"Either that or something a little more homey," Lois said. She'd seen Clark's apartment, and she'd seen the farmhouse he'd grown up in; this was light-years away from either.
"Well, I did suggest to Jor-El, about halfway through my training, that maybe I could put up some gingham curtains or something, but he didn't like the idea," Clark said.
Lois laughed, then realized from Clark's expression (and the fact that not only did the Kent Farm have gingham curtains, but Clark had had them in the kitchen of his apartment before and after leaving for Krypton) that he was telling the truth. "I can see why he'd object," she said. "It doesn't quite match the décor. On the other hand, he's a computer program. You're the one who owns the place."
Clark gave her a look somewhere between 'Clark's' puppy eyes and 'Superman's' earnest entreaty. Given the number of times 'Jor-El says' had come up in conversation since they'd learned who Clark really was (even allowing for the fact that Jor-El was the one who'd figured out how to heal Jason), Clark had a fixation on a holographic computer program. An awesome holographic computer program, but still not actually a person.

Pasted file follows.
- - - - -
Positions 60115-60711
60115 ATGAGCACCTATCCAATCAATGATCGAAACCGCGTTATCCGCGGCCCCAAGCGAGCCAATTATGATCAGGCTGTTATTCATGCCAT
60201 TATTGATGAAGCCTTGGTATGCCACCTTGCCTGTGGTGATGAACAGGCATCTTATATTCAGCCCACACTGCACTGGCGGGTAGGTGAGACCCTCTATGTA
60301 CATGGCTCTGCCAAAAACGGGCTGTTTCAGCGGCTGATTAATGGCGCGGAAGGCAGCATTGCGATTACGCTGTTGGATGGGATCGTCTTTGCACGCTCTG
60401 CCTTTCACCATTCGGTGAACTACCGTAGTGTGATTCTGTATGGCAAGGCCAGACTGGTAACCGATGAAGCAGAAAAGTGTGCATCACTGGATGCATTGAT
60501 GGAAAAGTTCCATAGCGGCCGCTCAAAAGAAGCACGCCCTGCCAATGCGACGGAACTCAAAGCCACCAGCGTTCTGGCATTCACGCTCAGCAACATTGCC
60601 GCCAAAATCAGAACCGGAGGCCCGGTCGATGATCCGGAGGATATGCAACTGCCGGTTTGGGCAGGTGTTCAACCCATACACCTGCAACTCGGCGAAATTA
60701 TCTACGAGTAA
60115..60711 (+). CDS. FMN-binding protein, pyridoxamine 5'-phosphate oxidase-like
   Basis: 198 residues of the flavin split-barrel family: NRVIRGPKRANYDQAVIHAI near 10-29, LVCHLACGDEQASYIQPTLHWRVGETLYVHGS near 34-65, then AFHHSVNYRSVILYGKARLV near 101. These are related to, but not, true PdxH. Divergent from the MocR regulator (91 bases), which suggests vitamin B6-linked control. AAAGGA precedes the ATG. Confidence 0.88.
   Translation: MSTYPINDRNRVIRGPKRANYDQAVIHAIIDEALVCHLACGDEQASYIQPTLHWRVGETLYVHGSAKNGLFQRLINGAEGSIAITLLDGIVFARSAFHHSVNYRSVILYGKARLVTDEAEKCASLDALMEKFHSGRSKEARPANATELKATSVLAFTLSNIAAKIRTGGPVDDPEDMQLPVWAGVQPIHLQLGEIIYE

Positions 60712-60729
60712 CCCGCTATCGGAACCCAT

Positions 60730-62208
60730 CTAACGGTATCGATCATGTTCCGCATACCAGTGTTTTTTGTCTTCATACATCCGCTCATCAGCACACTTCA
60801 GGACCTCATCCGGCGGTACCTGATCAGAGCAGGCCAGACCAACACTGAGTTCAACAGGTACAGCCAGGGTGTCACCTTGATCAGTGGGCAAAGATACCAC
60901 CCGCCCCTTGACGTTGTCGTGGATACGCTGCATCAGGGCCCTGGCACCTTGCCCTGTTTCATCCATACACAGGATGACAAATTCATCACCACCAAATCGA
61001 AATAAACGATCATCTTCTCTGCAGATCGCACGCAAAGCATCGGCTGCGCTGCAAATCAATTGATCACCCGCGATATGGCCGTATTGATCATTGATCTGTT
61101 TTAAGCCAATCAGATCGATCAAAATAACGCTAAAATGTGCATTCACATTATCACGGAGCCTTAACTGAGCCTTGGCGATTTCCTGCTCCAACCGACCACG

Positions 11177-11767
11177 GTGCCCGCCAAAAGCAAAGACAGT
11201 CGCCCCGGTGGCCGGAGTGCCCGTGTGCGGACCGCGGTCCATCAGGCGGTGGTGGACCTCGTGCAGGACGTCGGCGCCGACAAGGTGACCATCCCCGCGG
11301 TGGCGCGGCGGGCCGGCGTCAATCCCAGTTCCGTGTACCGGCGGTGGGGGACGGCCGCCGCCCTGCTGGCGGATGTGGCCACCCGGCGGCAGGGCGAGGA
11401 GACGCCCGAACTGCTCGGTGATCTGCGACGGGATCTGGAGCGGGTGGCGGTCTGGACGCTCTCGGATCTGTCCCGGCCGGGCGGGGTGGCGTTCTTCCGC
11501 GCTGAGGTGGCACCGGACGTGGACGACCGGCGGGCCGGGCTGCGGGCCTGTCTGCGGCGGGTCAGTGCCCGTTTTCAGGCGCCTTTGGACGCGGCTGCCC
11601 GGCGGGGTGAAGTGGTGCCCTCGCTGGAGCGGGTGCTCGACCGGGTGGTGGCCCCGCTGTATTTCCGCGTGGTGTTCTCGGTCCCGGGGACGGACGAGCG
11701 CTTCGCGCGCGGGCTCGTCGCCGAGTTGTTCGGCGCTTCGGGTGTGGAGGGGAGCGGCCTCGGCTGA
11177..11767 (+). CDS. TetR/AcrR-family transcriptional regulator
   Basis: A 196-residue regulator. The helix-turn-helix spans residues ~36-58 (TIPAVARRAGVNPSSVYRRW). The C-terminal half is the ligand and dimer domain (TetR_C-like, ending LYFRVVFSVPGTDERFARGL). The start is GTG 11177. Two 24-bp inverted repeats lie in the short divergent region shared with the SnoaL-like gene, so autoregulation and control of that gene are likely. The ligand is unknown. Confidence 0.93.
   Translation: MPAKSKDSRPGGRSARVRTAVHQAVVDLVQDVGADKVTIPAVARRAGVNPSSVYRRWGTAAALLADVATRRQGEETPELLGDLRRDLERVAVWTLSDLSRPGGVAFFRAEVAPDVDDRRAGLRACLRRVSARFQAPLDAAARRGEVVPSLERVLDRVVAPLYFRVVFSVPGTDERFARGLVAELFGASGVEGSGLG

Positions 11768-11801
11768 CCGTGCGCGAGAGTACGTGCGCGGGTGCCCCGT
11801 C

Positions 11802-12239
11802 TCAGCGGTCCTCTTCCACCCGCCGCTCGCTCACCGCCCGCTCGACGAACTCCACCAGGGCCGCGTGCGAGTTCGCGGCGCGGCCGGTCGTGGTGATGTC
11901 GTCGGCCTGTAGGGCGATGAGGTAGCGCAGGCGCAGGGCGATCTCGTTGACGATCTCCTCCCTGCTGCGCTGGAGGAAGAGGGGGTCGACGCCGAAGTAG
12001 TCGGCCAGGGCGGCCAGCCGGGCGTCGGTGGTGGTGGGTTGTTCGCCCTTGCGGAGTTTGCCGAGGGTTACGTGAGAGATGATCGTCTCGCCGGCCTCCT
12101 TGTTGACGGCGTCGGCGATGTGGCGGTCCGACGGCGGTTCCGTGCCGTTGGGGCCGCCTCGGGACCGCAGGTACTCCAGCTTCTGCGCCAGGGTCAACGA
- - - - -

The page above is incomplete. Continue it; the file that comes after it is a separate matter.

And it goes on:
"So, you said you did your training here?" Richard said, changing the subject.
This was one of the reasons Lois liked having Richard and Clark around; to have the tact she lacked. Also, if they were talking she could go back to staring at Jason's chamber and willing the treatment to be done already. Not that it would make any difference; Lois was all-too-familiar with waiting for Jason's medical issues. Richard's coping mechanism was to distract himself. Lois wrapped her arms around herself and sent good thoughts in her son's direction.
"Yeah," Clark said. "I'd figured out the big stuff, by my control wasn't worth very much. I could fly, but I crashed a lot. And I broke things by accident all the time. And I didn't know much about physics or chemistry—my highschool wasn't that big on sciences besides ag. I didn't know anything about Kryptonian language or history or culture."